We’ve blogged several times about the Biomaterials Access Assurance Act of 1998, 21 U.S.C. §§1601-06. In a nutshell, the BAAA provides suppliers of “raw materials and component parts” used in the manufacture of medical devices with a “Get Out of Litigation Free” card in most situations. It allows manufacturers of “biomaterials” – defined as “a manufactured piece of an implant” or a “substance” that “has a generic use” and “may be used in an application other than an implant” – to remove themselves from product liability litigation before being forced to engage in expensive and time consuming discovery. See 21 U.S.C. §1602(3, 8) (defining “raw material” and “component part”).
However, the BAAA is now twenty years old, and in light of the rapid technological advancement in the medical device field, could use some updating for the twenty-first century.
What Congress was trying to ensure in enacting the BAAA was that manufacturers of “raw materials and component parts [that] also are used in a variety of nonmedical products” remain willing to supply manufacturers of medical devices by removing the threat of litigation over the small quantity of those materials used by medical device manufacturers to make FDA-regulated products:
(5) because small quantities of the raw materials and component parts are used for medical devices, sales of raw materials and component parts for medical devices constitute an extremely small portion of the overall market for the raw materials and component parts;
(6) under the [FDCA] manufacturers of medical devices are required to demonstrate that the medical devices are safe and effective, including demonstrating that the products are properly designed and have adequate warnings or instructions;
(7) notwithstanding the fact that raw materials and component parts suppliers do not design, produce, or test a final medical device, the suppliers have been the subject of actions alleging inadequate–
(A) design and testing of medical devices manufactured with materials or parts supplied by the suppliers; or
(B) warnings related to the use of such medical devices;
(8) even though suppliers of raw materials and component parts have very rarely been held liable in such actions, such suppliers have ceased supplying certain raw materials and component parts for use in medical devices for a number of reasons, including concerns about the costs of such litigation;
(9) unless alternate sources of supply can be found, the unavailability of raw materials and component parts for medical devices will lead to unavailability of lifesaving and life-enhancing medical devices. . . .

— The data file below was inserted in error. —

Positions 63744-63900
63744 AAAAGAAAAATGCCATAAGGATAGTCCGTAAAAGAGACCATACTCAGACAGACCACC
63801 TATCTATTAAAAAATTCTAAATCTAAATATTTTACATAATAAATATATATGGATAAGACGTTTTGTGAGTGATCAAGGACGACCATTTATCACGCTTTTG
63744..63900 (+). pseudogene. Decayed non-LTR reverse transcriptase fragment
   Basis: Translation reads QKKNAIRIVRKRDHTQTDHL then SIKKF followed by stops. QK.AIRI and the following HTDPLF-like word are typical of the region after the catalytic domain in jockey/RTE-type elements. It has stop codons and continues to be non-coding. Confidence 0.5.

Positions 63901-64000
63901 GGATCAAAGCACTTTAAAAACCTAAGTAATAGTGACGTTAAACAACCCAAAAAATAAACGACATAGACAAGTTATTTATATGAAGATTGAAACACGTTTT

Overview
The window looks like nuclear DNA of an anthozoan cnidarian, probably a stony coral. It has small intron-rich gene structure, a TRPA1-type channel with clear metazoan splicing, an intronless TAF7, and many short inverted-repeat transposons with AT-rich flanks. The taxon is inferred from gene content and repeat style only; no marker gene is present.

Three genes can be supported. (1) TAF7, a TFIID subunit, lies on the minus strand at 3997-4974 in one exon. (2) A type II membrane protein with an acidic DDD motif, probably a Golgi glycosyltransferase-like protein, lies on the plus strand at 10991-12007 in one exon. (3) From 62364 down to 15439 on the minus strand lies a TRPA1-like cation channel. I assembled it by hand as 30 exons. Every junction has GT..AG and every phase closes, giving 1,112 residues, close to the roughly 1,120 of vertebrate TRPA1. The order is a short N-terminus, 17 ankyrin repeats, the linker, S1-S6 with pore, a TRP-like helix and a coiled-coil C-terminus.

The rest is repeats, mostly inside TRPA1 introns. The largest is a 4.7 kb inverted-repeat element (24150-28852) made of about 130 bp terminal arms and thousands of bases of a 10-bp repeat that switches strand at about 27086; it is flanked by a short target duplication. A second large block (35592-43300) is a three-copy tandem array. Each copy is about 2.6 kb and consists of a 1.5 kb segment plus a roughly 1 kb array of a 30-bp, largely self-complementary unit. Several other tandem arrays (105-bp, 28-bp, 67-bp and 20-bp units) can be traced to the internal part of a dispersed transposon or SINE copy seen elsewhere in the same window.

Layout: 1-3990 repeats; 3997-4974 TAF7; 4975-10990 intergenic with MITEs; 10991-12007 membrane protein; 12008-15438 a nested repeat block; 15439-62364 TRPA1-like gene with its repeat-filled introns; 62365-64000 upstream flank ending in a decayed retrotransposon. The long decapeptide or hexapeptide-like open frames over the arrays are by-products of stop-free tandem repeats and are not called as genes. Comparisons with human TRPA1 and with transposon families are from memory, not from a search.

Back in 1998, few if any medical devices utilized computer software, and cloud computing did not exist. Further, to the extent that software was used in medical devices twenty years ago, it was not “agnostic,” but rather invariably custom made for the particular device – in stark contrast with the widespread use of interoperable imaging and 3D printing technology (to name two) in current medical devices. Not surprisingly, the protection of the 1998 BAAA was limited to physical materials. “Component parts” are “manufactured piece[s].” Id. §1602(3)(a). A “raw material” is “a substance or product.” Id. §1602(8).
Thus, our proposal here is simple. In order for the BAAA to provide the scope of protection for suppliers of database agnostic software and platform agnostic storage capacity (and other types of interoperable computer code that we mere bloggers don’t even comprehend – blockchain, anyone?) as Congress intended, the BAAA needs to be amended to include manufacturers of a third category of medical device-related inputs, “electronic applications” (or something like that), within its protections. To that end we propose the following amendment, in the nature of an addition, to §1602. First, to add a new definition:
(3A) Electronic applications
The term “electronic applications” means electronic software, data storage and other interoperable processing of electronic data used in connection with a medical device that has significant non-device-related uses.
Next, we advocate inclusion of “electronic applications” in the definition of “biomaterials supplier” provided in §1602(1).
These additions may require some tweaks elsewhere in the BAAA, but the gist of our proposal should be clear. In the twenty-first century, the ability of a medical device manufacturer to incorporate multi-use “agnostic” electronic programming into its devices will be at least as important as access to specialized plastics and alloys was in the twentieth century. To ensure that vendors of such data processing software, cloud storage, and other interoperable electronic coding will continue to deal with medical device manufacturers without fear of (or prohibitive price premiums for) involvement in protracted, multi-district mass tort litigation, the BAA needs to be amended to include electronic software as twenty-first century biomaterials.